One thing that has been troubling me is the idea of taste: I am interested in particular typefaces and typographic styles, my preference tends to be for the rational and functional. Not everyone shares my taste so a problem that was identified in the crit was that the graphic language that I gravitate towards is not necessarily the best language available for a particular project. I need to think more about the relationship between the reader and the message and how narrative and the audience's values might become a reciprocal relationship: the design reflects the audiences values back at themselves.

I have been thinking, over the weekend, that a possible line of enquiry for exploring how design can reflect an audience's values could be to concentrate on a particular audience. Someone pointed out to me a recently published cook book, aimed at men: Eat Like a Man: The Only Cookbook a Man Will Ever Need. It made me think about whether there is actually a gender divide in the kitchen and whether there is any mileage in designing a book that reflects the values of a target audience of men? When I was writing about cook books, one of the most unexpectedly interesting books that I looked at was Something for the Weekend by Simon Rimmer and Tim Lovejoy: this is not a book I would have chosen myself, it was given as a present and I have never cooked from it. It was interesting to unpick what was going on in the design of the book; how the choice of colour, typeface etc, created connotations of blokey masculinity that was miles away from the sensitivities of Nigel Slater and the effusiveness of Nigella Lawson. After analysing this book I did not like the design any better - but I did understand why I didn't like it and had a respect for the designer who had very cleverly targeted a particular audience.

Paul suggested some references for further reading: I'm familiar with the work of Jake Tilson (and his father Joe Tilson) but I'd forgotten about his cook books. A Tale of 12 Kitchens, Jake Tilson's cook book that follows his family through four countries, documenting the food that they eat, will be useful to look at, especially in relation to the idea of collage in the scrapbook project. I'm not familiar with Martí Guixé - though I probably should be - luckily he has an extensive website and his book, Food Designing, is available on Amazon. Len Deighton's Où est le Garlic? has been mentioned before - and by several people - so I think I should track down a copy. Interestingly, given my thoughts on cook books aimed at men, Ou est le Garlic? was repackaged, in 2010, as French Cooking For Men - but then Deighton's books were all aimed at men anyway.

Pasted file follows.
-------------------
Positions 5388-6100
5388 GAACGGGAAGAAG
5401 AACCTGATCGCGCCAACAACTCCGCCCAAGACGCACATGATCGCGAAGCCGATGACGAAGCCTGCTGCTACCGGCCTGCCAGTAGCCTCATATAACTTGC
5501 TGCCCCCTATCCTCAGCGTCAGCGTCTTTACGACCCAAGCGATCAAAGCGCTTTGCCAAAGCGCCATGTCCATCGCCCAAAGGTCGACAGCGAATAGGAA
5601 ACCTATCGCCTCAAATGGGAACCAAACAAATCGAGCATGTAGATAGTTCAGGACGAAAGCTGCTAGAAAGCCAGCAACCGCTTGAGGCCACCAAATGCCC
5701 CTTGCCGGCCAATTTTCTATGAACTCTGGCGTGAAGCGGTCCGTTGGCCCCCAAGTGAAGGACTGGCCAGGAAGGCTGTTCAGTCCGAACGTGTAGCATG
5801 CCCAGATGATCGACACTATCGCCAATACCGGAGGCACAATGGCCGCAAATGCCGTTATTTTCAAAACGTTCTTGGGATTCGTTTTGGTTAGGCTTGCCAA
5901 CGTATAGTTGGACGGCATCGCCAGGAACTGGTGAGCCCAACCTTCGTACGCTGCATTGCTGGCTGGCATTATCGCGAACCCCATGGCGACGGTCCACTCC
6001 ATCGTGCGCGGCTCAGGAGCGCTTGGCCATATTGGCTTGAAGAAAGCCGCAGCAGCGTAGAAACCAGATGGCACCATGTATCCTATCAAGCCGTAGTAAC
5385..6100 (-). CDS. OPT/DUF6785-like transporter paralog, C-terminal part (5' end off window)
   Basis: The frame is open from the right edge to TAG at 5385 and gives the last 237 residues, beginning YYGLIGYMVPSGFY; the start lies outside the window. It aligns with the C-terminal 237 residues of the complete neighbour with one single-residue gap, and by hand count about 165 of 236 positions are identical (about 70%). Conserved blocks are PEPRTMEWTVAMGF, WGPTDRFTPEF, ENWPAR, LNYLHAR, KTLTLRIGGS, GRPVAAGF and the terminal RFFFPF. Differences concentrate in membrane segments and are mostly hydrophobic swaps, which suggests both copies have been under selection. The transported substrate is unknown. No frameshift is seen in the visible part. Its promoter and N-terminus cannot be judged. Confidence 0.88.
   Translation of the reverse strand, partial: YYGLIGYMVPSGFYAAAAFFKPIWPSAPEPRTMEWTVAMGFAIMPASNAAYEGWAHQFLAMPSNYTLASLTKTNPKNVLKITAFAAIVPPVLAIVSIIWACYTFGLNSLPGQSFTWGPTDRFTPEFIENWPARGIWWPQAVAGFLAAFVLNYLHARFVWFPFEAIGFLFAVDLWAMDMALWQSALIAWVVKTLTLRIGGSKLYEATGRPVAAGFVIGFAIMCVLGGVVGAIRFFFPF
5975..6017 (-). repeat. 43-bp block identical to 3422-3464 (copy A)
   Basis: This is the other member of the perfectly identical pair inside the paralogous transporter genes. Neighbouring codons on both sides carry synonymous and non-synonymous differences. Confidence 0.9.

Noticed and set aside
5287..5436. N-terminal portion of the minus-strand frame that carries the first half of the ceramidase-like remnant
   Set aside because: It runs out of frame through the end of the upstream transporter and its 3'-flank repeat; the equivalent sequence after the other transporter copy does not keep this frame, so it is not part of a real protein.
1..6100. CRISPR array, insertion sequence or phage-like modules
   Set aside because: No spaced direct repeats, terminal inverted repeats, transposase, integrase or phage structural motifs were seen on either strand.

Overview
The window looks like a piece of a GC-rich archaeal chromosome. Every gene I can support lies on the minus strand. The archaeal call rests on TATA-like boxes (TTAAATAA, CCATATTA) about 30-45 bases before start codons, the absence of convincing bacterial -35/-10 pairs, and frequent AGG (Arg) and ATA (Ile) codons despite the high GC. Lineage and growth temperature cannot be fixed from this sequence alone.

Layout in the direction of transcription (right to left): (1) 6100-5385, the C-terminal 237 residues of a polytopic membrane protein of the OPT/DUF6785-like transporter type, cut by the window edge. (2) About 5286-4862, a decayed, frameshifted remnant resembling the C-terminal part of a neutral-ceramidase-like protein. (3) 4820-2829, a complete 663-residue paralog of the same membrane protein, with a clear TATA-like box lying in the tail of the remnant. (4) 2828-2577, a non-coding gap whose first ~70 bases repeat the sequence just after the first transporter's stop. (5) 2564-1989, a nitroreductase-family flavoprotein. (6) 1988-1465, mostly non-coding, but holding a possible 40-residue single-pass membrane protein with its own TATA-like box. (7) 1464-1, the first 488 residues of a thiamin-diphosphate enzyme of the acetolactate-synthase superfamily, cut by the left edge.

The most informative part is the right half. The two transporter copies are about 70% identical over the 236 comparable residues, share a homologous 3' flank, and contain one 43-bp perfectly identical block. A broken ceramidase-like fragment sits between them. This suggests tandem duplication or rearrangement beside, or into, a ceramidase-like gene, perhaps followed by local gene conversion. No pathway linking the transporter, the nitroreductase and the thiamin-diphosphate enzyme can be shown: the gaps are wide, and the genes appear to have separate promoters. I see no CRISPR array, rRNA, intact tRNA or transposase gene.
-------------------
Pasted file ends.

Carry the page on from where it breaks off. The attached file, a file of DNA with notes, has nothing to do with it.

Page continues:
Food Imagery

“Cooking food and presenting it beautifully is an act of servitude. It is a way of expressing affection through a gift... That we should aspire to produce perfectly finished and presented food is a symbol of a willing and enjoyable participation in servicing others. Food pornography exactly sustains these meanings relating to the preparation of food. The kinds of picture used always repress the process of production of a meal. They are always beautifully lit, often touched up.”
Coward, Rosalind (1984) Female Desire: Women’s Sexuality Today Paladin

Contemporary recipe books, with their seductive photographs, high production and design values are often more about looking than cooking. At a fundamental level, what is a recipe book? What is its function? If many contemporary cook books consist of ‘nice photos with nice type’, can graphic design reveal the function of cook books yet still retain a visual appeal?

One of the functions of a recipe book is to act as an instruction manual that shows the reader not only how to cook but also what to eat. You could argue that the purpose of photographs in cookery books is to inspire the reader by showing them what to eat. Photographs are important but, as Rosalind Coward argues in the above quotation, they are at the root of the problem of cook books being about looking not cooking. I wondered if it would be possible to design a cook book that was purely typographic, that was functional, guiding the reader through the stages of the recipe, but that was also visually appealing, inspiring the reader to cook without resorting to 'food porn'.

Cook books that are text only are not unusual; as I've discovered while researching recipe books, lavishly illustrated and produced cook books are still a fairly recent phenomena, coinciding with the rise of cheap offset printing, the rise of celebrity chefs and, possibly, with new digital design tools and the potential for graphic designers to combine text and image in ways that were impossible even twenty years ago. In the 1950s, books by food writers such as Elizabeth David mainly consisted of text interspersed with a few line drawings. Katharine Whitehorn's seminal bestselling cookery book, Cooking in a Bedsitter, published in 1961 contains no illustrations and is still in print today which suggests that the reading public can embrace cook books with no images. Even the very first Nigella Lawson cook book, How to Eat, published in 1999, contains surprisingly few photographs: the book is a collection of Lawson's newspaper columns and, as such, is more about her skills as a (very good) food writer rather than the celebrity she later became, with all its attendant airbrushed imagery.